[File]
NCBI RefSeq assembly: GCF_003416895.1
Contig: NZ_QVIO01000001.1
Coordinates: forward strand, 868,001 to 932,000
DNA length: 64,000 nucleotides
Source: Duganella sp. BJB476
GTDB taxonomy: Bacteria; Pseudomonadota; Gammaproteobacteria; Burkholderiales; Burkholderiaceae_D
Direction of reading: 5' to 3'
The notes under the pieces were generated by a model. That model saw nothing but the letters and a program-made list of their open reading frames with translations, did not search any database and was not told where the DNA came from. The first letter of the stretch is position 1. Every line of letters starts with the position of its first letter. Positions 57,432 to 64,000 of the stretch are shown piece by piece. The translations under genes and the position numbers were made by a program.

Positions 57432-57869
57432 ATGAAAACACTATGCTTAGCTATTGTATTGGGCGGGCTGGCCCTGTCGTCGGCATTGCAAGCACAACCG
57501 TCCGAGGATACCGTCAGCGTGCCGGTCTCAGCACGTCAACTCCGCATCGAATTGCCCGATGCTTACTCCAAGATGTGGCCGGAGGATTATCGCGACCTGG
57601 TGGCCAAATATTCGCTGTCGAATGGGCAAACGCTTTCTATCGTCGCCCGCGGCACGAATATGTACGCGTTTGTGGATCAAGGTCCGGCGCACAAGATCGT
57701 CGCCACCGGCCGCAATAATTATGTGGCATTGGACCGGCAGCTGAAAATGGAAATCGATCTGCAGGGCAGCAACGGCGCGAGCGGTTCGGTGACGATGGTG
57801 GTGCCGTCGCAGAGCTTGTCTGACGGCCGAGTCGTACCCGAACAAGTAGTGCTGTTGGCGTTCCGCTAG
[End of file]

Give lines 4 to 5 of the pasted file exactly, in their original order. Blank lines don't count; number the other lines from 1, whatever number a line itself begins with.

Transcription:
DNA length: 64,000 nucleotides
Source: Duganella sp. BJB476